Visualizing CD4 T-cell migration into inflamed skin and its inhibition by CCR4/CCR10 blockades using in vivo imaging model


  • Conflicts of interest
    None declared.

Mayumi Fujita.


Background  Chemokines are critical mediators of T-cell homing into inflamed skin. The complex nature of this multicellular response makes it difficult to analyse mechanisms mediating the early responses in vivo.

Objectives  To visualize directly T-cell homing into inflamed skin and its inhibition by blockades using a unique noninvasive confocal microscopy.

Materials and methods  A mouse model of allergic contact dermatitis was used. T cells from oxazolone-sensitized and -challenged Balb/c mice were first analysed phenotypically in vitro. CD4 T cells were then labelled with a tracker dye and transferred into Balb/c-SCID mice. The recipient mice were challenged with oxazolone and CD4 T-cell homing into inflamed skin was visualized.

Results  T cells with the skin homing receptors CCR4 and CCR10 were increased in the affected skin and draining lymph nodes, and effectively attracted by their specific chemokines CCL17, CCL22 and CCL27 in vitro. Using in vivo imaging, T-cell migration into the inflamed skin was observed at 2 h after application, peaking at 12 h and continuing for 48 h. Simultaneous systemic administration of neutralizing antibodies against CCR4 ligands (CCL17 and CCL22) and CCR10 ligand (CCL27) led to a significant suppression of T-cell migration and skin inflammation.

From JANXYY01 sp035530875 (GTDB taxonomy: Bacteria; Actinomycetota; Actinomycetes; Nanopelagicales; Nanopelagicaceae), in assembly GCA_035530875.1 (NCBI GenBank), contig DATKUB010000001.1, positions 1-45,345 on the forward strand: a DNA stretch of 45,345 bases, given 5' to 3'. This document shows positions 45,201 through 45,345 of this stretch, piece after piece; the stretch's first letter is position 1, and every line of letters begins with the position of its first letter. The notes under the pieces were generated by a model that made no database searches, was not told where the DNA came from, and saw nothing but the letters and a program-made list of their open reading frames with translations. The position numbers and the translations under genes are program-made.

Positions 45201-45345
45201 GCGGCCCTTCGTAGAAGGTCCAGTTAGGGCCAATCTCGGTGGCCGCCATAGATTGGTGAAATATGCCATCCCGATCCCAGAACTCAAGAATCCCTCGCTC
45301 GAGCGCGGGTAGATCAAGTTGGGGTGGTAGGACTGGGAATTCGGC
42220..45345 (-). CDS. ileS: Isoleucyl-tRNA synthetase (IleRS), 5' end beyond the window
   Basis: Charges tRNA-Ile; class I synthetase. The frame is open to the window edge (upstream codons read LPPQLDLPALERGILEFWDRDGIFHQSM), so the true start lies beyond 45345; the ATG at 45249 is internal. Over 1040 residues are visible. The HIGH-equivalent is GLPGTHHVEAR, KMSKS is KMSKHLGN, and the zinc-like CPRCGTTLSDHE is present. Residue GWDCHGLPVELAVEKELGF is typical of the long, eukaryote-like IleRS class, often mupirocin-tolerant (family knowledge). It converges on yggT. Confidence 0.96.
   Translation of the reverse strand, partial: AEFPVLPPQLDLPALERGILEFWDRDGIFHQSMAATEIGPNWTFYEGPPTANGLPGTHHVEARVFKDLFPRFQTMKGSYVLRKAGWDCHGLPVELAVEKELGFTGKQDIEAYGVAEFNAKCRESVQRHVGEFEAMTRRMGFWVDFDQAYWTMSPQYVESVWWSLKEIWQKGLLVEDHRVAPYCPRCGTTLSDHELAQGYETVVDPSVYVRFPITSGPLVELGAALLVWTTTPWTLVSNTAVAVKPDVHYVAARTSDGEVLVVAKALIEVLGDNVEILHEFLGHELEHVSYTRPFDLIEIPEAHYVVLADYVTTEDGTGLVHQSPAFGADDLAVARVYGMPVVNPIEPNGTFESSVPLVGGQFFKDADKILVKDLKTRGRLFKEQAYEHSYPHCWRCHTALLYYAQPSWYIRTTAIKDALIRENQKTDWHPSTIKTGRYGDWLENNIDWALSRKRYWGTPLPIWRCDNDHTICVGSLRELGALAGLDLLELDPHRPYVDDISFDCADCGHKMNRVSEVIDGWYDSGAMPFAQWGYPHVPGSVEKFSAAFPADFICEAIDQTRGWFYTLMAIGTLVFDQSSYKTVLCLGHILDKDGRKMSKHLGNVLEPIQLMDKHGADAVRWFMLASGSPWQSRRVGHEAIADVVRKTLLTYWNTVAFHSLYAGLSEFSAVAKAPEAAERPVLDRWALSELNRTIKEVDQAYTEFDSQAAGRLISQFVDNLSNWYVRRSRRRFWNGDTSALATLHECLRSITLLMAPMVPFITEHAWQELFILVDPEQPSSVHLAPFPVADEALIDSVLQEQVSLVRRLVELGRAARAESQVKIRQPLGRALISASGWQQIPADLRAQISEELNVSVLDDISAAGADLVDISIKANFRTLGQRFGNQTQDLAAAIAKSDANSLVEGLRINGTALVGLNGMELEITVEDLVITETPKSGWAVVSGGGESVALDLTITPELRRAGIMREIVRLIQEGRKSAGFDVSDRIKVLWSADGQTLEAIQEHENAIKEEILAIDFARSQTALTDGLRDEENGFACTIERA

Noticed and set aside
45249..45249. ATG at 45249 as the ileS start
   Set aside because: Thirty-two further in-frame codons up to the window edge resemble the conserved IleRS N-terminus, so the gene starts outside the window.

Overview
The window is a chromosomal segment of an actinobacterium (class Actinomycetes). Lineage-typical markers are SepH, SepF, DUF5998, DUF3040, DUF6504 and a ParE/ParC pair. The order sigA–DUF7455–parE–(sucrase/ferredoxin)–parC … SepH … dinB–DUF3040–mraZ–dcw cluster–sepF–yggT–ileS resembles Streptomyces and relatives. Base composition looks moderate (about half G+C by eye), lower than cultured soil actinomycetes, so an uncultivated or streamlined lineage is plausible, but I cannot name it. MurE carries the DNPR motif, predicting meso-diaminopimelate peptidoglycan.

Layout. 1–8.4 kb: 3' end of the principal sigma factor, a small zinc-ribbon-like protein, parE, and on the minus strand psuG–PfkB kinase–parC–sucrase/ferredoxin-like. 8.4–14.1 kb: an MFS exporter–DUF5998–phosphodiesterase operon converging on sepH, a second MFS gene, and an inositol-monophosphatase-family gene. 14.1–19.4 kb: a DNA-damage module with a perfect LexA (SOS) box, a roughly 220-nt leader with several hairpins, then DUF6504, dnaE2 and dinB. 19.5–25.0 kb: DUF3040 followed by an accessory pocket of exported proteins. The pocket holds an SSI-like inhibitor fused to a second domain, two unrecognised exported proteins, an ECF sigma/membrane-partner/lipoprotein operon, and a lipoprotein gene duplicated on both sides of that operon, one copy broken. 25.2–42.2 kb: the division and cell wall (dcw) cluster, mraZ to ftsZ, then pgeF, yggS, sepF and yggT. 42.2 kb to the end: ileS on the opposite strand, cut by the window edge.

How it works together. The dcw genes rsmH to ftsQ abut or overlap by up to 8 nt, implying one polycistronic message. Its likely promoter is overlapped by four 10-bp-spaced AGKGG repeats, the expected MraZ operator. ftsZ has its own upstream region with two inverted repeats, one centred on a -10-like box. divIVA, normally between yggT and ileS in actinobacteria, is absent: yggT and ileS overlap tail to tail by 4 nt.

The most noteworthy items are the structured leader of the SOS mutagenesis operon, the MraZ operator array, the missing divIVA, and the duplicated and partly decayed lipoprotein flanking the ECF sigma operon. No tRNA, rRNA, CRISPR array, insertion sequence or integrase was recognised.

Conclusions  Our data indicate that these tissue-selective adhesion molecules and chemokine/receptor pathways act in concert to attract specialized T-cell populations to mediate cutaneous inflammation. The in vivo imaging technique can be applicable to other models of cutaneous diseases to help with better understanding of the pathogenesis and monitoring the therapeutic effects.